What we do know is that there is a default network that we go into when we day dream. We go into the default when we allow our mind to wander. Scientists agree that it is our default so when we give our mind a rest and break from focus on work we will unconsciously go into the default state. It can also be called the narrative or rumination, it can be a useful state to ponder over things that have happened and embed memories and make connections. A recent lecture by Assistant Professor Golnaz Tabibnia from Carnegie Mellon University in the USA states that the default network includes;
Thinking about self (medial PFC)
Thinking about others thoughts (Dorsal medial PFC)
Thinking about others actions (Lateral temporal lobe)
So when you slip into default and start thinking about yourself and start to wonder about what others may be thinking about you, it is quite normal. However it can have a downside. For many of us our rumination leads to catastrophising or a downward spiral. The rumination may start with reliving something that someone said yesterday and then that may trigger another memory which could lead to a threat response.
The direct experience network is when we are aware of our bodily sensations, so our attention is on our senses. When we activate our direct network, we shut off the default network and vice versa. David Rock in his book Your Brain at Work writes:
“When the direct experience network is active several different brain regions become more active. This includes the insula, a region that relates to perceiving bodily sensations. Also activated is the anterior cingulated cortex, a region central the detecting errors and switching your attention. When this direct experience network is activated, you are not thinking intently about the past or the future, other people, or yourself. Rather you are experiencing information that comes to your senses in real time.”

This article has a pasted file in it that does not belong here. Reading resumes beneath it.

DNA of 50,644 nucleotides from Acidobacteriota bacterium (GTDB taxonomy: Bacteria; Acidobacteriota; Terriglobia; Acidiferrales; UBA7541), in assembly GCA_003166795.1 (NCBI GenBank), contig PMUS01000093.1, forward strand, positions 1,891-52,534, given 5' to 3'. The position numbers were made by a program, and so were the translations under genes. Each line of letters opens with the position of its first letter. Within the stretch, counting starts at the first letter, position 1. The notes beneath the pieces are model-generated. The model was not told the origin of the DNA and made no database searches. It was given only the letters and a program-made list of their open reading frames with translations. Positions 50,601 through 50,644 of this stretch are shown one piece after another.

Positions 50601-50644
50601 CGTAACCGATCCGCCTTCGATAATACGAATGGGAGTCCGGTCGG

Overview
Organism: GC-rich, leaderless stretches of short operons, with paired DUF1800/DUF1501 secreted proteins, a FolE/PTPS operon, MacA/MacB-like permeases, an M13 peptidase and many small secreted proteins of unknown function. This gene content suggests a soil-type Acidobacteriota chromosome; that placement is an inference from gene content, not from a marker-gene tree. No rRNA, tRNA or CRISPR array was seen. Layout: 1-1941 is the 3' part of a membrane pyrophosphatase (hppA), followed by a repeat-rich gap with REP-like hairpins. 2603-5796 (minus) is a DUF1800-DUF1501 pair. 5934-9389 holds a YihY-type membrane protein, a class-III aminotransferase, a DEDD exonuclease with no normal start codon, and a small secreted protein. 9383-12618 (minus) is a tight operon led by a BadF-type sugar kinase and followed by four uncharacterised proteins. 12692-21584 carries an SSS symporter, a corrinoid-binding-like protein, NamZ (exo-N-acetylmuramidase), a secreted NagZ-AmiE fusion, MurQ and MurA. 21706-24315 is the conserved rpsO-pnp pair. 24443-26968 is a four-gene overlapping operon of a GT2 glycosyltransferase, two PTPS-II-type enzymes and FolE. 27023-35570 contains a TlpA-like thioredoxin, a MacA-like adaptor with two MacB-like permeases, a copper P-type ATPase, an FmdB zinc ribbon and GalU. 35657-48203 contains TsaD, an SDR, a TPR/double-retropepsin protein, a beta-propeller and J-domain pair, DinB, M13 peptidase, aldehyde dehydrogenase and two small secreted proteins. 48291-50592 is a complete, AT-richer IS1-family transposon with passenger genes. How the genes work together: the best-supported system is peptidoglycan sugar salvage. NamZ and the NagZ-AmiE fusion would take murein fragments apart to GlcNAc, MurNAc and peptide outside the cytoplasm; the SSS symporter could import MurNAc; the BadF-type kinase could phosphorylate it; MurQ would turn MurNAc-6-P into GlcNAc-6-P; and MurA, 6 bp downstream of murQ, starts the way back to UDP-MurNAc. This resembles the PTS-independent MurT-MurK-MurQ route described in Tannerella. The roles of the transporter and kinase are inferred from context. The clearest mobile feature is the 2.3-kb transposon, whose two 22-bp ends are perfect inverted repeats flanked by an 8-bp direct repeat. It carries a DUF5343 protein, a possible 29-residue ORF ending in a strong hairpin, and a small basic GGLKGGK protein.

So when the direct experience network is turned on the default quiets down. So if you are walking to a meeting and ruminating that the meeting is going to be bad and you feel yourself getting more stressed then switching to the direct network and feeling the sun on your face, or become aware of your feet on the floor or just breathing can prevent the increasing limbic response and keep you cool under pressure.
Leaders who regularly meditate and practiced mindfulness found that they were;
Better control over the default circuit.
Better able to regulate emotions
Become more aware of their unconscious processes
Able to change their attention
Improve self control or willpower
Have greater cognitive control
Reduces stress – including lowers allostatic load (prolonged stress)
Increase cortical thickness
Benefits higher order cognitive functioning – including working memory and ability to process information.
Mindfulness is becoming more accepted as a ‘power app’ for leaders, a great antidote to our fast moving, complex work lives. Mindfulness is a great way to take care of your mind, to value it and to make sure that it is in good working order when you need it. Most of us are unfortunately not employed for our good looks, but we are employed for our minds. Yet like a neglectful tradie we mistreat our greatest tool, like leaving a valuable saw out in the rain, and yet still expect it to work magnificently when we call upon it.
For those interested there are a number of courses that can help you take the first step into developing mindfulness in your worklife. Contact me on firstname.lastname@example.org for more details.